Please don’t boycott the STAR test. Boycotting the test is not a child-centered decision.

    Thank you for your time and thanks to the People’s Vanguard for creating a forum in which the community talks about education.

    Best regards,

    Richard Whitmore

  18. Dear People’s Vanguard Readers,

    I have been asked in several forums about STAR testing over the past two days. I want to make it very clear that the boycott will serve neither the organizer’s goals nor the individual students’ academic needs.

    In my short tenure here, I have been happy to meet with community groups about their concerns with the district. We do have issues of differential student achievement, and we do need to address them. A boycott only keeps us from collecting important information about achievement; it hampers us rather than helps us in addressing the issues because we won’t know at what grade levels or in what strands of the curriculum we are failing certain groups of students. It’s a mistake to boycott.

    Other bloggers are correct about the possible outcomes of not meeting the state’s and federal government’s testing requirements. If we don’t test 95% of our students, in the aggregate and in each subgroup, our Title I schools and the district as a whole will be designated as “Program Improvement” eventually. This means state-ordered reviews with the possibility of sanctions if it happens over multiple years.

    The state and federal accountability issues, though, are a secondary concern. We need current data about each child, for that child’s sake, so we know if there are critical skills and knowledge that haven’t yet been acquired in the classroom, and that we need to remediate so that child can go on to success for his or her stay in our district. We need it so that we can evaluate our curriculum across groups of students, for instance at a certain grade level or at a certain school. Maybe the textbook is not providing coverage. Maybe we are not covering the standards that are being tested effectively. Maybe we are not reteaching the students who “don’t quite get it” the first time. If we are going to offer our children a successful educational experience, we need the information about what they’ve learned.

    With respect to Ms. Toney’s requests of the district, many of them could become the basis for a reasonable discussion. I have already advocated that we review our discipline policy and make sure we are using best practice in a way that separates behavior from academic success. I’m also happy to take a look at the data with respect to disproportionate suspensions. I think some of the suggestions regarding language accessibility of our district documents are good ones, too.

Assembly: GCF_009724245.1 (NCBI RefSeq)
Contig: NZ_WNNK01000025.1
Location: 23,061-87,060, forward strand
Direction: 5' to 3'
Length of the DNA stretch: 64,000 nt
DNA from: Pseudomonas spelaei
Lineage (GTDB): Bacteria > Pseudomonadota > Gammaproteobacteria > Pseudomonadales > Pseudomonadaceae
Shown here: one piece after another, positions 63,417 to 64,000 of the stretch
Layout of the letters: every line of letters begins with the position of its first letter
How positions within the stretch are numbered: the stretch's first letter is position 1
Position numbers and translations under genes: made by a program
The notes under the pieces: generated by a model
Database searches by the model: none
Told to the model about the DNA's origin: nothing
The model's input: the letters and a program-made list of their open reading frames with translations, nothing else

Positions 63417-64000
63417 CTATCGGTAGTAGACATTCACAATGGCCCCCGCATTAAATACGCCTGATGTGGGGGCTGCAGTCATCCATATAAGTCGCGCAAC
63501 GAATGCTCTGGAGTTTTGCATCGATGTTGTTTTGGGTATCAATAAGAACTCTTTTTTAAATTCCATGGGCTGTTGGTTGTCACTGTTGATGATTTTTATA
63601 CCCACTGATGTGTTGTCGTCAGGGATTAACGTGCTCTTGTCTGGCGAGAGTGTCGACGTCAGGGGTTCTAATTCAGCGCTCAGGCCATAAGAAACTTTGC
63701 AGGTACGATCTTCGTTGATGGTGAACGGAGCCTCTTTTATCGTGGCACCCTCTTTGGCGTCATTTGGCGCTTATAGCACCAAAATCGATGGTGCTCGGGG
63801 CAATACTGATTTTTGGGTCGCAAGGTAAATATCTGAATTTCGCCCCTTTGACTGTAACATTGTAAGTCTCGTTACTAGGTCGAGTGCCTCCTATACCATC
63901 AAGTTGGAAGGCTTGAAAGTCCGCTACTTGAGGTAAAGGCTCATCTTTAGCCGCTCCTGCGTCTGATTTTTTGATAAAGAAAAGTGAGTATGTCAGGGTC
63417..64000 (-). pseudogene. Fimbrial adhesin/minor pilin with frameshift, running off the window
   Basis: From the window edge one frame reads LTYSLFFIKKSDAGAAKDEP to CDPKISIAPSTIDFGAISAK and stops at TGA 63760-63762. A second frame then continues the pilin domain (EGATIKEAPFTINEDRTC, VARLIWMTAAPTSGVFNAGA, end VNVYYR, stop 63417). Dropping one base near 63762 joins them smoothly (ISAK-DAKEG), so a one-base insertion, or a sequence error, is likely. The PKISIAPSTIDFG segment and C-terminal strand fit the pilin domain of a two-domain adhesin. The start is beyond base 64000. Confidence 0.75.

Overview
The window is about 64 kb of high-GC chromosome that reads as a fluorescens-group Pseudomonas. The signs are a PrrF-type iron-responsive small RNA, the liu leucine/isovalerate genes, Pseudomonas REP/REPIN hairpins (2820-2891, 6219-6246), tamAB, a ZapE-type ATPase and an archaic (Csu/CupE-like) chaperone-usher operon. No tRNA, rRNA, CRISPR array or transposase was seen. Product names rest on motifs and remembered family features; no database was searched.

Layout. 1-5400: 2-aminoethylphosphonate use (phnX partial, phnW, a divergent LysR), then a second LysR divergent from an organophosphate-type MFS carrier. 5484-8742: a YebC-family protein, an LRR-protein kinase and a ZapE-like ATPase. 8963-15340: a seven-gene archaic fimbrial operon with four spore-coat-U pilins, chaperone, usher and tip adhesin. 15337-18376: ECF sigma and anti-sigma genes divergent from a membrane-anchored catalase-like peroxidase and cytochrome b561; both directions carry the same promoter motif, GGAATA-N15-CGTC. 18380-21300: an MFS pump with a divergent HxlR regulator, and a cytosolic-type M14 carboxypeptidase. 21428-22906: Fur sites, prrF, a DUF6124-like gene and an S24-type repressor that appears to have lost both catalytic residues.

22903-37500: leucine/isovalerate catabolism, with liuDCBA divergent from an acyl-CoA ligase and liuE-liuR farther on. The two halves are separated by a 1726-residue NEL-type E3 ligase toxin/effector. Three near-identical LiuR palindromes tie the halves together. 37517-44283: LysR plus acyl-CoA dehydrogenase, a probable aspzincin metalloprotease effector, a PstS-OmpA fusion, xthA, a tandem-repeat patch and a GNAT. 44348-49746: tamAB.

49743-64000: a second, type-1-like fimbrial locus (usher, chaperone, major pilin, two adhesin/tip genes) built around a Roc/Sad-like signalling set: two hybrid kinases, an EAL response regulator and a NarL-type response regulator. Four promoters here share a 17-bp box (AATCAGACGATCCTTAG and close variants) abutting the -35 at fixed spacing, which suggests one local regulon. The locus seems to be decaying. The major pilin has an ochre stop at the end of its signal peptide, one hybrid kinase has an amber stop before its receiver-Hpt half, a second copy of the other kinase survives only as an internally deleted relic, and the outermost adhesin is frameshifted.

We are already underway with other of these suggestions, such as the training regarding unconscious bias. I will be meeting with a trainer in the next several weeks and we currently plan to offer the training to all administrators. We are also actively seeking new venues to recruit teachers of color.

    In summary, we are already making a concerted effort to respond to these concerns, and most importantly, the concerns about student achievement. A boycott will set us back with respect to the data we use to evaluate that concern. A boycott also won’t move us forward on the other issues. Meetings, and developing a common understanding of the issues, and setting out a mutually understood work plan, will move us forward.

    Please don’t boycott the STAR test. Boycotting the test is not a child-centered decision.

    Thank you for your time and thanks to the People’s Vanguard for creating a forum in which the community talks about education.

    Best regards,

    Richard Whitmore

  19. Dear People’s Vanguard Readers,

    I have been asked in several forums about STAR testing over the past two days. I want to make it very clear that the boycott will serve neither the organizer’s goals nor the individual students’ academic needs.

    In my short tenure here, I have been happy to meet with community groups about their concerns with the district. We do have issues of differential student achievement, and we do need to address them. A boycott only keeps us from collecting important information about achievement; it hampers us rather than helps us in addressing the issues because we won’t know at what grade levels or in what strands of the curriculum we are failing certain groups of students. It’s a mistake to boycott.

    Other bloggers are correct about the possible outcomes of not meeting the state’s and federal government’s testing requirements. If we don’t test 95% of our students, in the aggregate and in each subgroup, our Title I schools and the district as a whole will be designated as “Program Improvement” eventually. This means state-ordered reviews with the possibility of sanctions if it happens over multiple years.

    The state and federal accountability issues, though, are a secondary concern. We need current data about each child, for that child’s sake, so we know if there are critical skills and knowledge that haven’t yet been acquired in the classroom, and that we need to remediate so that child can go on to success for his or her stay in our district. We need it so that we can evaluate our curriculum across groups of students, for instance at a certain grade level or at a certain school. Maybe the textbook is not providing coverage. Maybe we are not covering the standards that are being tested effectively. Maybe we are not reteaching the students who “don’t quite get it” the first time. If we are going to offer our children a successful educational experience, we need the information about what they’ve learned.